• Fri
  • Dec 19, 2014
  • Updated: 2:38am

Basic Law 'last resort' to stop mainland mums

PUBLISHED : Friday, 10 February, 2012, 12:00am
UPDATED : Friday, 10 February, 2012, 12:00am

It would be difficult - and strictly a last resort - for Hong Kong to seek a reinterpretation of the Basic Law to stem the influx of mainland women giving birth in the city, the chief executive has said.

'We will consider resorting to these extreme means only if our executive measures cannot solve the problem,' Donald Tsang Yam-kuen said in a pre-recorded interview with RTHK broadcast yesterday.

It was his first public comment on whether the government should look at amending or reinterpreting the Basic Law to tackle the issue.

Tsang, who serves until June 30, told lawmakers in a question-and-answer session last month that four executive measures would be taken to help control the influx.

But he stopped short of promising to seek a reinterpretation of the Basic Law so as to deny babies born to mainland parents the right of abode.

Yesterday he said it would be arduous to amend the Basic Law, which has to be done through the National People's Congress, and the attempt 'cannot solve our problems in the short run'.

Seeking a reinterpretation of the mini-constitution from the NPC Standing Committee, meanwhile, was 'a very controversial issue', he said.

Hong Kong had passed on the names of agencies that helped arrange mainland women to cross the border - and the number plates of vehicles they used - to Guangdong Governor Zhu Xiaodan for follow-up action, Tsang said.

Addressing the current cross-border exchanges of ill will, he urged locals to be accommodating and said he believed mainlanders would try to abide by Hong Kong's rules during their visits.

He said Vice-Premier Wang Qishan had earlier told him that he was impressed by the fact that some mainland drivers of cross-border container trucks that did not observe traffic laws on the mainland obeyed local regulations when driving in the city.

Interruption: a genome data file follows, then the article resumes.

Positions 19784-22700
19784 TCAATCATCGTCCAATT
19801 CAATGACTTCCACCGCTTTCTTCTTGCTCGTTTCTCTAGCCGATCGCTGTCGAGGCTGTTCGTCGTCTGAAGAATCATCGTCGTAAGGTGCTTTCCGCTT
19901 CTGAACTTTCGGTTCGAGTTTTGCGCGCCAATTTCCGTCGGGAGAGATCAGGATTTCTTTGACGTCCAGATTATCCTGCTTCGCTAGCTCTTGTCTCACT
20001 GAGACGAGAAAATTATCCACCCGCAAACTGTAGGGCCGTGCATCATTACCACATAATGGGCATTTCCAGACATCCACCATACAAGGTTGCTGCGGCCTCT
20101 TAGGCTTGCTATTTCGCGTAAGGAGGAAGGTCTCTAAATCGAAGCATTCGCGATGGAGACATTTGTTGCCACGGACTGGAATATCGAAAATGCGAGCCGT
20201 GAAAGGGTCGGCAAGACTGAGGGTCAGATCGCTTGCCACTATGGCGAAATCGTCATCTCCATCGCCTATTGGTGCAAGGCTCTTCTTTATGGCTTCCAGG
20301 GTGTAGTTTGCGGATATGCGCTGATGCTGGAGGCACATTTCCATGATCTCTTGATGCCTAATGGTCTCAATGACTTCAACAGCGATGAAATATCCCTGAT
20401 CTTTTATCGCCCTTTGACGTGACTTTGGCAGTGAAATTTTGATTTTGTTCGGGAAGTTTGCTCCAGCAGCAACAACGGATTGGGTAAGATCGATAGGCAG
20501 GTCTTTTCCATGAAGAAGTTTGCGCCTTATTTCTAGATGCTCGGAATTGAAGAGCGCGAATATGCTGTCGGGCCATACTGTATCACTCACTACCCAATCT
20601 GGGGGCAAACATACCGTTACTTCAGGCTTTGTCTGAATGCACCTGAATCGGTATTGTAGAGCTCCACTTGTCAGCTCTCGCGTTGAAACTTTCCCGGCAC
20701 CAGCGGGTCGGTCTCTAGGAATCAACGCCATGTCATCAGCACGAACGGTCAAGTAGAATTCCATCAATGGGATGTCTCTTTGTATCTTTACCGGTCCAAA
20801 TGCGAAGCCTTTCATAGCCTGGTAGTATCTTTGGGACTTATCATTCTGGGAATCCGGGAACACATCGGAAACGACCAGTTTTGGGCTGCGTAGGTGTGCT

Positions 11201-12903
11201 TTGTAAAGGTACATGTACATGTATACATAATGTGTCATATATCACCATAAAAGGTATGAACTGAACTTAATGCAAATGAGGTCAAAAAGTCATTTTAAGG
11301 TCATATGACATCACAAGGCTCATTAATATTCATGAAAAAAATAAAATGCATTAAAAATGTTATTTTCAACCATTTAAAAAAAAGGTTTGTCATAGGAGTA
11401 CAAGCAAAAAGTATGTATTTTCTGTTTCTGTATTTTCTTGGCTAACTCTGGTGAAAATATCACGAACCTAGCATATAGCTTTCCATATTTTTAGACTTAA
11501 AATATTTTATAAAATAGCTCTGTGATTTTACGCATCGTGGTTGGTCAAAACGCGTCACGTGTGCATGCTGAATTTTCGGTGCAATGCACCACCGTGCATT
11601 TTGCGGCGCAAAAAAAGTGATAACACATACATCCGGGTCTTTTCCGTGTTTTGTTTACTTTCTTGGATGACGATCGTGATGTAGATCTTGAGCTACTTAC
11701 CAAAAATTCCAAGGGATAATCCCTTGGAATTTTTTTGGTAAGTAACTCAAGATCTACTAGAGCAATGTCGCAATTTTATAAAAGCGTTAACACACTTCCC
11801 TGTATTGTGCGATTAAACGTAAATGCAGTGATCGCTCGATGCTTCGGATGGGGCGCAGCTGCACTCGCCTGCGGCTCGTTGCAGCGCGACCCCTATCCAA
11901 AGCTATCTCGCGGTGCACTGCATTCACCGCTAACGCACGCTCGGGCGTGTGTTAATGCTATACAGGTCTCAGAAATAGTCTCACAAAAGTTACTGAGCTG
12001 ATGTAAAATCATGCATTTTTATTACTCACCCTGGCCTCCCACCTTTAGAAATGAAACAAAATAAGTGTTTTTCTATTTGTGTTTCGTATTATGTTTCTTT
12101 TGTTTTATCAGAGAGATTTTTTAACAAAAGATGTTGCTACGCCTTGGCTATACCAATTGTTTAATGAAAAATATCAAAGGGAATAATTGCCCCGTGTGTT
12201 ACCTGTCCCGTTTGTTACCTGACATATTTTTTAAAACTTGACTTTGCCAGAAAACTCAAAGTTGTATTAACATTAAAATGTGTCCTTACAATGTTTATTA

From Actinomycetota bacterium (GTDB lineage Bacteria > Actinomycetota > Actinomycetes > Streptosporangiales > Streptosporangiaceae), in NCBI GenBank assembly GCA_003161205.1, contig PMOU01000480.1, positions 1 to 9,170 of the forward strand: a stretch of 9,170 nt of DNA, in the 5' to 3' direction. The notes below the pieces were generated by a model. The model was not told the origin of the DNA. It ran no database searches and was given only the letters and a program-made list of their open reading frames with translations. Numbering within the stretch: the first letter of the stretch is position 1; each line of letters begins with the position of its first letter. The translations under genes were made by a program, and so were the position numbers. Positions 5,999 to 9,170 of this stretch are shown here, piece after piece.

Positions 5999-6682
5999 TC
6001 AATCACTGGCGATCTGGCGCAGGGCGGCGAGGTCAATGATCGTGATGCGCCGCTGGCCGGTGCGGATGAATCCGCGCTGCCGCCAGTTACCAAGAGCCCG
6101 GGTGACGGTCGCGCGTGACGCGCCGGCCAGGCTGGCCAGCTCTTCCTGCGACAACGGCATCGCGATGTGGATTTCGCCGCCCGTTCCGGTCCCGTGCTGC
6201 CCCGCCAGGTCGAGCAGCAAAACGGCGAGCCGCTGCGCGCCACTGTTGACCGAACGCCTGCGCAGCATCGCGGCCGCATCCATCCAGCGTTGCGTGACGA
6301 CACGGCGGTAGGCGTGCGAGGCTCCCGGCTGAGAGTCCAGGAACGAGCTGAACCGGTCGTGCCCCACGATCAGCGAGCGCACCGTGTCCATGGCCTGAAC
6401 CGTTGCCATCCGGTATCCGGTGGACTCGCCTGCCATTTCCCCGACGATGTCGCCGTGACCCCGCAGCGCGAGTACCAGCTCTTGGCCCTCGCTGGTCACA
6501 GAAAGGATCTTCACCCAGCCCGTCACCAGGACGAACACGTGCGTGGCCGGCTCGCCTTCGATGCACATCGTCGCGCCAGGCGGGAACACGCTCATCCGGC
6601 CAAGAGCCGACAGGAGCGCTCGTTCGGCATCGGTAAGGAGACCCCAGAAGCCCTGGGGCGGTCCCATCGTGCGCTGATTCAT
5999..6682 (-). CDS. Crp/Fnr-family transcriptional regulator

Professor Ma Ngok, a political scientist at Chinese University, said the government was 'a bit slow in reacting to the conflicts'.

The disparity between the government's intent and the public's concerns was also making matters worse, Ma said.

'The government does not want to stop mainland mothers coming totally because it's a profitable business. But the public thinks otherwise,' he said. 'That's why many people find the executive measures to deter mainland mothers from giving birth in the city not targeting the root of the problem.'

The measures, announced on January 19, include reviewing public hospital emergency ward charges and clamping down on illegal guesthouses that accommodate heavily pregnant mainlanders.

Hotels under the Young Women's Christian Association were found promoting maternity-stay packages with posters written in simplified Chinese characters. Local internet users said the association, as a non-profit organisation, should not offer such packages as they encouraged mainland women to give birth in the city.

The hotel package has drawn a Facebook group of about 1,000 opponents since it was set up on Wednesday.

Some critics said they would boycott the association's flag-selling on February 18.

The association said it had stopped providing the packages 'to avoid misunderstanding'.

Mainland internet users have expressed anger over a Hong Kong newspaper advertisement published last week calling mainland visitors 'locusts'.

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